Professions and Financial Lines Brief July 2021: environmental social governance market insights

A summary of ESG developments, including two perspectives of the impacts of Milieudefensie et al v Royal Dutch Shell plc [26.05.21] on financial institutions and insurers – one from the UK and one from the USA; the latest update on sustainability reporting; and the Department for Business, Energy and Industrial Strategy proposals to strengthen the UK’s framework for corporate governance.

Climate litigation is heating up across the board

The recent decision by a Dutch court against Shell (Milieudefensie et al v Royal Dutch Shell plc [26.05.21]) (the Shell decision) has expanded the imposition of positive duties on companies in respect of their future actions.

Until now, climate litigation involving companies concerned compensation for the environmental damage companies have caused. The Shell decision has broken new ground in this regard, as it is the first case that imposes a duty of care on a company’s business and operating model prospectively, rather than focusing on damages caused by past behaviour.

No doubt the Shell decision is likely to increase climate litigation against companies, be it by environmental activists or shareholder action. The legal basis for these claims has widened considerably and moved away from compensation claims for environmental damages to a regulatory and rights-based approach. Losses incurred will also increase. It is estimated that the required cuts in fossil fuel production could cost Shell US$6 billion a year. Hence, climate action has become a major financial risk.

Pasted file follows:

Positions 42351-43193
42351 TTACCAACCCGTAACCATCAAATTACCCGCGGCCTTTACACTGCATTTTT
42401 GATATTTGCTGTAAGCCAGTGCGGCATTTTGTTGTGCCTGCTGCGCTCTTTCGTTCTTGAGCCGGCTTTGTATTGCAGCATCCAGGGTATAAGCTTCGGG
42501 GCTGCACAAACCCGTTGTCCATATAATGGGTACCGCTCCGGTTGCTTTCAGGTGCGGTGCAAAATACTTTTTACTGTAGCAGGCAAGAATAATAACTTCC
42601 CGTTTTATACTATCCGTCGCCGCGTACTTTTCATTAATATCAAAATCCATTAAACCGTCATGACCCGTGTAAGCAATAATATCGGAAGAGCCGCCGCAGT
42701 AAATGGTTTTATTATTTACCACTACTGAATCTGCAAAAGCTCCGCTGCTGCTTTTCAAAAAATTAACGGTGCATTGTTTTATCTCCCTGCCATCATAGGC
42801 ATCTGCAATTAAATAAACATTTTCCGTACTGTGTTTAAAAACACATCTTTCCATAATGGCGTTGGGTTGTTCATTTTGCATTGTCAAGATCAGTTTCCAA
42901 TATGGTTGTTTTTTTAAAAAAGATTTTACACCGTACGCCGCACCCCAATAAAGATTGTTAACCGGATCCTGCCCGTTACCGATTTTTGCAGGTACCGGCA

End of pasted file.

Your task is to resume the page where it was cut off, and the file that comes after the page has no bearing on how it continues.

The increase in risk generally and the need for insurers to assess a company’s ESG performance in the underwriting process in view of these developments is clearly self-evident.

Contacts: John Bruce and Kirsten Shoraka

Related item: Climate litigation is heating up across the board

Storm clouds ahead: the US Supreme Court sidesteps ESG issues and climate change, while international and other pressures on corporate and D&O disclosures continue to mount

The US Supreme Court is trying its best to sidestep any material rulings on climate change decisions in view of the recent BP P.L.C. et al. v Mayor and City Council of Baltimore judgment and its more recent refusal to review the Chevron Corp. v City of Oakland, California case, wherein the Ninth Circuit held that climate change cases against large oil companies belong in state court.

Although the US Supreme Court has avoided opportunities to tackle climate change issues head on, it recently reviewed the case of Goldman Sachs Group v Arkansas Teacher Retirement System and indicated that companies and directors and officers (D&Os) could potentially be liable under US securities laws with respect to generic aspirational statements a company may make about its conduct if they can be shown to have impacted a company’s share price. It further held that the burden of establishing such statements had no impact on the share price was on the defendants.

In the meantime, international pressure appears to be increasing to hold companies accountable for statements made about climate change. A Dutch court recently addressed the issue head-on by requiring Royal Dutch Shell to reduce its carbon emissions by 45% before 2030. Moreover, pressure on companies to make proper disclosures about carbon emissions will continue to gain momentum in the US through the Securities Exchange Commission’s expected ESG reporting requirements, as well as social accountability, state regulation, and civil and criminal litigation. The combination of these factors require that companies and D&Os more carefully scrutinize any public statements they make addressing ESG-related issues and climate change going forward.